When the Indian Mutiny (Rebellion) broke out in May 1857, the Shannon was sent to Calcutta. Naval reinforcements were urgently required to assist the British army, and Hall was one of the seamen and marines from the Shannon who were formed into a naval brigade and sent as part of the force marching to the relief of Lucknow, then besieged by mutineers. On 16 Nov. 1857 the expedition arrived before the town. Two 24-pounder guns crewed by the Shannon’s men were set the task of breaching the walls of a mosque which was a strong point of the defence. Within a short time the six men of one gun crew had become casualties, and of the second only Hall and Lieutenant Thomas James Young were standing. The two worked the gun in a storm of bullets, firing until a breach had been made and British troops had passed over the walls. Their gallantry contributed materially to the lifting of the siege, and they were successfully nominated for the Victoria Cross. Hall was presented with the award on 28 Oct. 1859, the first black, the first Nova Scotian, and the first Canadian sailor to receive the decoration. By that time he had become captain of the foretop.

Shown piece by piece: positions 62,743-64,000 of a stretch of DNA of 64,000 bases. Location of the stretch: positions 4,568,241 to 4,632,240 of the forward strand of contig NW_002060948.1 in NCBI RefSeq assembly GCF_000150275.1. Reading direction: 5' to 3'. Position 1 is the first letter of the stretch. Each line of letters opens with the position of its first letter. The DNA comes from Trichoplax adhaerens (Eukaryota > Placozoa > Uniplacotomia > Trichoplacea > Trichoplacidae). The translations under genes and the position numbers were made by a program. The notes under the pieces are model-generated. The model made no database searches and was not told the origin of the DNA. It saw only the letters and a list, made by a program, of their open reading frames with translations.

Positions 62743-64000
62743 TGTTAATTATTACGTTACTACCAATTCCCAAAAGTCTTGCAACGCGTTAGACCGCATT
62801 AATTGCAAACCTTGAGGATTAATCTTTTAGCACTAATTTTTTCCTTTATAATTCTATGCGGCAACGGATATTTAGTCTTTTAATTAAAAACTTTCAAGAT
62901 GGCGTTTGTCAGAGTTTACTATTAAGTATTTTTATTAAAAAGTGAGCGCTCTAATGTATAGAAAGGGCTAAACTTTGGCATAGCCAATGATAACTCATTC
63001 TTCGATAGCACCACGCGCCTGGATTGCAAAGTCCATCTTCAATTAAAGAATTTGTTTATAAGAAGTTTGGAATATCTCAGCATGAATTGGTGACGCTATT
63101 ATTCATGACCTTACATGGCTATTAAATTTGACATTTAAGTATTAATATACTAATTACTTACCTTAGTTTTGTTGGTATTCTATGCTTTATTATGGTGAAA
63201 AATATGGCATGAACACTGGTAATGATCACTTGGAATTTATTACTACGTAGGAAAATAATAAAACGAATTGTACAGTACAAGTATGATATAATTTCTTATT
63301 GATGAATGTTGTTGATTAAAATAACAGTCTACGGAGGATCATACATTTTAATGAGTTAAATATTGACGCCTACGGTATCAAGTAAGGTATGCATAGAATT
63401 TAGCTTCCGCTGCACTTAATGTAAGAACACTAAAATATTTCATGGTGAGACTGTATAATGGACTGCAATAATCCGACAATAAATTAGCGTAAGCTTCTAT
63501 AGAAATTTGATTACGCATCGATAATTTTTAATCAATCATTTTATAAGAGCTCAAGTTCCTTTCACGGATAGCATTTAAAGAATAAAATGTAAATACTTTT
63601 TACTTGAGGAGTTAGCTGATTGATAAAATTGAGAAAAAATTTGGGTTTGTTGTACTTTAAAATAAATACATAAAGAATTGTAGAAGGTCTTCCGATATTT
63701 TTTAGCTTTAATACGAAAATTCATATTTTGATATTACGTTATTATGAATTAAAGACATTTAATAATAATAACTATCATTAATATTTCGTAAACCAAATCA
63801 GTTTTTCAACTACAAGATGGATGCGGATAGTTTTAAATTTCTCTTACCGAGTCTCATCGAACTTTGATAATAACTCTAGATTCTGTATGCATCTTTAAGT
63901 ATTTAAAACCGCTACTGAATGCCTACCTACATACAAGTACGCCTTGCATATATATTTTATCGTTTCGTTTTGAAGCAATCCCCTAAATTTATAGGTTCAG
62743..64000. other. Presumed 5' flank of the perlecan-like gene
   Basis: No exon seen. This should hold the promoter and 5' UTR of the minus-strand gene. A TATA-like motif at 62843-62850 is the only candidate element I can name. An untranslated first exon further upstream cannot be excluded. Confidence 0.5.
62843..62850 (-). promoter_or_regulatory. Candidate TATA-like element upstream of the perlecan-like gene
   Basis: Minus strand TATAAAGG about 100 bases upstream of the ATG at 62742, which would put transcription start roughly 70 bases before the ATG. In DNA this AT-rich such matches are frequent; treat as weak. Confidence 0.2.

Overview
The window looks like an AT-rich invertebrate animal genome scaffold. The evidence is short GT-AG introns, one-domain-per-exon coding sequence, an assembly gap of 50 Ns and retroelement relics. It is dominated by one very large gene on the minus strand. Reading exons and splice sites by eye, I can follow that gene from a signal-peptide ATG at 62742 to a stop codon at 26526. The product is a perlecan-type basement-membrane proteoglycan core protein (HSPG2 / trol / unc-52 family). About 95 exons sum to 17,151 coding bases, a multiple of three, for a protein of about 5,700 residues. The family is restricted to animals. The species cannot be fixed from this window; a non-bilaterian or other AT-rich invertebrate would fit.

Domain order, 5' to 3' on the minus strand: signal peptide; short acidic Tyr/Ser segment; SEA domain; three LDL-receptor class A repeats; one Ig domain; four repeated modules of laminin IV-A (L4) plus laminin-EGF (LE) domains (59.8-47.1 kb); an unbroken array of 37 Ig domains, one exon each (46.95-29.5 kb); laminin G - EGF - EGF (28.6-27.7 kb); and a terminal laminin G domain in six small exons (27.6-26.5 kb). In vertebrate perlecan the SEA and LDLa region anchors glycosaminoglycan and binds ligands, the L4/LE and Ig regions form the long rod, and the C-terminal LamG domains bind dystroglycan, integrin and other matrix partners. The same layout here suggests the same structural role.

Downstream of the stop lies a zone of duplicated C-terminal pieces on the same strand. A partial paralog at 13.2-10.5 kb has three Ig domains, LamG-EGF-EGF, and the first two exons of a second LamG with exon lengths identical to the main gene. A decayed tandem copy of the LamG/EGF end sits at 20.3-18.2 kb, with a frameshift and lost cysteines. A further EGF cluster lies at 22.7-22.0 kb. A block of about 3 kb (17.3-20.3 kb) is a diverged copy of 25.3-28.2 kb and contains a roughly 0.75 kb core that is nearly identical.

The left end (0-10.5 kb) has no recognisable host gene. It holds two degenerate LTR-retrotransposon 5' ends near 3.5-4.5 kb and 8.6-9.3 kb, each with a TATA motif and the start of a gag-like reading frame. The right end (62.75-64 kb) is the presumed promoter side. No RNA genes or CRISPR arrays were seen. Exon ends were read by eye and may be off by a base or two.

Hall retired on 10 June 1876 with the rank of quartermaster and a certificate of good conduct, and he settled on the family farm near Hantsport. When interviewed in 1900 the ageing man thought little of his glories or the Victoria Cross. As he said, “It isn’t worth very much . . . after all, only ten pounds a year. If it wasn’t for my regular navy pension of forty pounds a year besides, I don’t know how we’d get along here. The farm is small, and my two sisters live with me.” In October 1901 he emerged briefly from obscurity when he was presented to the Duke and Duchess of Cornwall during their visit to Halifax. Upon his death Hall was buried without honours at Lockhartville. In 1945 his remains were reinterred in the grounds of the Hantsport Baptist church, and in 1947 a commemorative cairn was erected by the Canadian Legion on land it had purchased. The cairn is one of a number of memorials, several of them created by the black community of Nova Scotia, which perpetuate the name of William Hall, VC.
source: DND-MDN Canada

william hall petty officer royal canadian navy victoria cross